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Even this mega-watt cast can't save <em>Tower Heist</em> from its dumbed-down plot and contrived conclusion.

Even this mega-watt cast can't save Tower Heist from its dumbed-down plot and contrived conclusion.


Tower Heist

Ben Stiller, Eddie Murphy, and Alan Alda star in a film written by Ted Griffin and Jeff Nathanson and directed by Brett Ratner.


Despite the staleness of its casting, Tower Heist opens full of sparkle and snap. We watch Josh (Ben Stiller), a super-efficient super for a posh apartment building, play electronic chess with Arthur Shaw (Alan Alda), the film’s Hollywoodized version of Bernie Madoff. Both prepare for their days across a cultural chasm: Shaw in penthouse and Josh in his tiny Brooklyn flat. When they do come together, after Josh arrives at the building to solve potential problems, it’s at Shaw’s waiting car. “By the way, checkmate,” the rich man tells his finance-challenged foe. Meanwhile, we’ve met the relevant players, glimpsed the setting, and get the game.

Sadly, this is the last moment in the film when sophisticated narrative ideas entertain us. The plot revolves around investment banker Shaw’s house arrest for embezzlement, as the wacky-but-cool building staffers realize their hard-earned pensions funds were among the money Shaw made disappear. His lack of remorse compounds the crime, obviating a desperate (and sometimes comic) revenge plot. Obviously topical, this upstairs/downstairs conflict might have inspired clever screenwriters to create something incisive and witty like Ealing Studios used to produce, something Alec Guinness might admire. Instead, we get a film dumbed-down enough to make Jim Carrey jealous. From Josh’s out-of-character assault on Shaw’s prize possession to a concluding ploy riddled with stupidity and contrived coincidences, we walk away mad at ourselves for trusting the brilliant opening, swindled by a faked gambit.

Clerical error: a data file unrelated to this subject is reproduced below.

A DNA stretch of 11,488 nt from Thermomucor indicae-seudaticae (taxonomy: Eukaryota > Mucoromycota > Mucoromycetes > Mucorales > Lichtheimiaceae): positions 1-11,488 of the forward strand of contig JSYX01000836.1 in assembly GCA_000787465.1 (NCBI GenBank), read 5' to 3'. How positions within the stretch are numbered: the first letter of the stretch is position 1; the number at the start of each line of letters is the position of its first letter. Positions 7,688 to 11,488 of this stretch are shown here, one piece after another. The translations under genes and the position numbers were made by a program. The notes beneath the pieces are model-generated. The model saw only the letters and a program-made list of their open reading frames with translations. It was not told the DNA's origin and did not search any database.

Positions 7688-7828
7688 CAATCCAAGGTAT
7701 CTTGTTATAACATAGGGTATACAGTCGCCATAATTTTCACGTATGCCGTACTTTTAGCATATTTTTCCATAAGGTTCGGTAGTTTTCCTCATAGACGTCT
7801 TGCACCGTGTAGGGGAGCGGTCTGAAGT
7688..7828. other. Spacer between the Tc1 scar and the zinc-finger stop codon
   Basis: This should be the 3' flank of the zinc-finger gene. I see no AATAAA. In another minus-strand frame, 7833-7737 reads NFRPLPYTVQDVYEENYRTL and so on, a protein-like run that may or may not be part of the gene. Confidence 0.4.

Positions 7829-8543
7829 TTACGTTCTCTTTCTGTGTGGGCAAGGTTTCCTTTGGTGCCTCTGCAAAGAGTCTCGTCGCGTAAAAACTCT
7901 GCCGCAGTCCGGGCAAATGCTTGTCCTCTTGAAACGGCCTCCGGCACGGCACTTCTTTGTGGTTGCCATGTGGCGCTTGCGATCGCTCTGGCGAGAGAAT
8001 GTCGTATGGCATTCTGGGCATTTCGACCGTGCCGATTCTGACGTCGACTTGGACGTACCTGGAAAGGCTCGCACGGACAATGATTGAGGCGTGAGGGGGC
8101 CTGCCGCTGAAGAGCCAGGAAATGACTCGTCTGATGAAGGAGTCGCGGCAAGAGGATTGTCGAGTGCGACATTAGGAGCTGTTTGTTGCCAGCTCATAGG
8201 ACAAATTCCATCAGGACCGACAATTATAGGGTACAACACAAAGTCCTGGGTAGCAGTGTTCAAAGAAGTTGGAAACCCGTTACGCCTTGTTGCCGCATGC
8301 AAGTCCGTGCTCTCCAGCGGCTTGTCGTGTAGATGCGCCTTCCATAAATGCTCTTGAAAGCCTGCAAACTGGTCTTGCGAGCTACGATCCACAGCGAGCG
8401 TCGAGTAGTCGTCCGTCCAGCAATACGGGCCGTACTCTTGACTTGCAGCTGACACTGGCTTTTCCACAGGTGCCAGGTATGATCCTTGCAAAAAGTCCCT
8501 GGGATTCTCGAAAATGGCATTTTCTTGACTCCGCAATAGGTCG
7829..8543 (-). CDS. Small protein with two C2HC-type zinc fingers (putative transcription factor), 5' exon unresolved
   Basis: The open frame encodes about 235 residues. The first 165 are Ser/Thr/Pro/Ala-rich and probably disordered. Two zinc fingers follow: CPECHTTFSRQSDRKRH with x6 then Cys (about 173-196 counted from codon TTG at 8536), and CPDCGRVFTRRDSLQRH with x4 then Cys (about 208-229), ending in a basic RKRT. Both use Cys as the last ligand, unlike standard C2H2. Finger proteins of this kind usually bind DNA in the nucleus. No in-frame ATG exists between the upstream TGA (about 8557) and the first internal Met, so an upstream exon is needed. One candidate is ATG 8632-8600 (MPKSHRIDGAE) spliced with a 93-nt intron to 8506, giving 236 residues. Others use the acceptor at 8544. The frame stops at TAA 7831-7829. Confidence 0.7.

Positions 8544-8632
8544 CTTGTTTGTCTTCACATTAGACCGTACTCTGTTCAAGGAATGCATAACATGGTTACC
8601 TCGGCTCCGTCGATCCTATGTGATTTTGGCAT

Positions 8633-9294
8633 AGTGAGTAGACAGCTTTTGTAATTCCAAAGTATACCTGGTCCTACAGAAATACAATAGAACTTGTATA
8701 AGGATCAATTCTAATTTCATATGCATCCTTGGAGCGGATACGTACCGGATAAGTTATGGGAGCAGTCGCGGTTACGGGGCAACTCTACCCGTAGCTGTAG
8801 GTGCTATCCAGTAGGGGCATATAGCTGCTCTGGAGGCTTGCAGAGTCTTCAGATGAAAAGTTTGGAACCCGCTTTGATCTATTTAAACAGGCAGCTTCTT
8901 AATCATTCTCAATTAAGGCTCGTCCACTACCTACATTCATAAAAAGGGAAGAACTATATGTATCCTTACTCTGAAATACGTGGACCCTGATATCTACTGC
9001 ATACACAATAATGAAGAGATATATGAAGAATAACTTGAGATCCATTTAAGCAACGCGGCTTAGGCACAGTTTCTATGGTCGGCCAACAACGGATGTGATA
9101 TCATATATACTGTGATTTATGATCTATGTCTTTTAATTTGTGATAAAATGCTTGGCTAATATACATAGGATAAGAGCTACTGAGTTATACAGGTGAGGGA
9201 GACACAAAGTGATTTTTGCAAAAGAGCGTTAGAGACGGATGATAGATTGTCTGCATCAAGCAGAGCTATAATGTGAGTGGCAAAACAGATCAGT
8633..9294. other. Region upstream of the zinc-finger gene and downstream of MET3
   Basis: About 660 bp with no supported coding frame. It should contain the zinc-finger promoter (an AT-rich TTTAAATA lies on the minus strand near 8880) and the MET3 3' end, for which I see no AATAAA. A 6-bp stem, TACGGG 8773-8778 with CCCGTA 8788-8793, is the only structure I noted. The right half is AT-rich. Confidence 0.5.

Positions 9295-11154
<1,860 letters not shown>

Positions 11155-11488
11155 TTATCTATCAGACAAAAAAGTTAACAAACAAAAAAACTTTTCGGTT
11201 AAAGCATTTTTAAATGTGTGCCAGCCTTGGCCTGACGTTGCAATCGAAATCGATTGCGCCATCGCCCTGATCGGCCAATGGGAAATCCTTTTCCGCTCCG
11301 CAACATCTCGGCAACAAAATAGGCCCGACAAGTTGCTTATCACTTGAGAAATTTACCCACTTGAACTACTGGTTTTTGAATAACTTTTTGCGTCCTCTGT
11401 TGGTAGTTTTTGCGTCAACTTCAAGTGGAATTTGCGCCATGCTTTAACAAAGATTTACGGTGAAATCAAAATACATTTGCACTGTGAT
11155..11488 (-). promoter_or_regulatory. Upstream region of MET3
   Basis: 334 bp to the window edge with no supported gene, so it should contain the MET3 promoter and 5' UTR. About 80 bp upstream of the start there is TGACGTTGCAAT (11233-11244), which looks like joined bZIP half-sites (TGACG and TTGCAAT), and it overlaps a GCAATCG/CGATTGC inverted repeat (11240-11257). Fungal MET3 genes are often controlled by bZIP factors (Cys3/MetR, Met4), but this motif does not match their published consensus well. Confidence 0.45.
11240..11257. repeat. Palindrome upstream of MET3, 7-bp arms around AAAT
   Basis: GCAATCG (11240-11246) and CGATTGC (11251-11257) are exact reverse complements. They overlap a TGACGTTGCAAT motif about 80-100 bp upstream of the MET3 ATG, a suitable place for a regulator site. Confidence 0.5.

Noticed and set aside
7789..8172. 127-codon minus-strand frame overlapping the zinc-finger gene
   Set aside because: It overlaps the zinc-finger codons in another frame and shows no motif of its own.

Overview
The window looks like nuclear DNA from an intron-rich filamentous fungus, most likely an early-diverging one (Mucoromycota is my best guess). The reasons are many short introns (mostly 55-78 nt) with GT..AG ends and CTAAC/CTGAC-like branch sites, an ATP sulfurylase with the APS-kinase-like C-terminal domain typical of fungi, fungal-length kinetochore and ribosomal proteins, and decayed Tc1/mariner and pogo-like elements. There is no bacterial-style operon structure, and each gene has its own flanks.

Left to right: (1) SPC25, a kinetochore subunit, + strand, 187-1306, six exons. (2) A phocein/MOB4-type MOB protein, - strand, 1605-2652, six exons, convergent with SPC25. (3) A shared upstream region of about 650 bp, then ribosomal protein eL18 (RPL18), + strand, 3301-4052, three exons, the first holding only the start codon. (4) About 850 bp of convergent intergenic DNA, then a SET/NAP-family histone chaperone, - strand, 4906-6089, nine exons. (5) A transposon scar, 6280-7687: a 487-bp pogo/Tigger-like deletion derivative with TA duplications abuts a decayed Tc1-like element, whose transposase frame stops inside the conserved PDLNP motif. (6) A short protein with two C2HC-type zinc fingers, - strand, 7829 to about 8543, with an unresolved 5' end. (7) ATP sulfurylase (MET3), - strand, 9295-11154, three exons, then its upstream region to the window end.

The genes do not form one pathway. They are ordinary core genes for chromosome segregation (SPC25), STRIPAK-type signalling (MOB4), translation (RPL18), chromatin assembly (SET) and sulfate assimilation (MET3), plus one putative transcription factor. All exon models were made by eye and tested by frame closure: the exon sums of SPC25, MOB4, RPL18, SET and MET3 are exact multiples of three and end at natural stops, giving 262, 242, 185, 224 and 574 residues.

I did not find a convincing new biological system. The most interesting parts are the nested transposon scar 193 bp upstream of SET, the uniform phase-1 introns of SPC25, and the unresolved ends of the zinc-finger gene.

And then there’s the cast. Let us charitably say that this ensemble could have been brilliant in the Clinton years. Stiller, Eddie Murphy, and Téa Leoni seem imprisoned in their shtick. Stiller is hard to believe as a mastermind, and Murphy’s pounding a cliché. Only Alda takes risks here, breaking bad and worse as the movie progresses, daring us to hate him. Besides a tense, unbelievable skyscraper car theft during the Macy’s Thanksgiving Day Parade, the film is short on comic funds, and bankrupts itself employing millionaire movie stars to castigate the rich.

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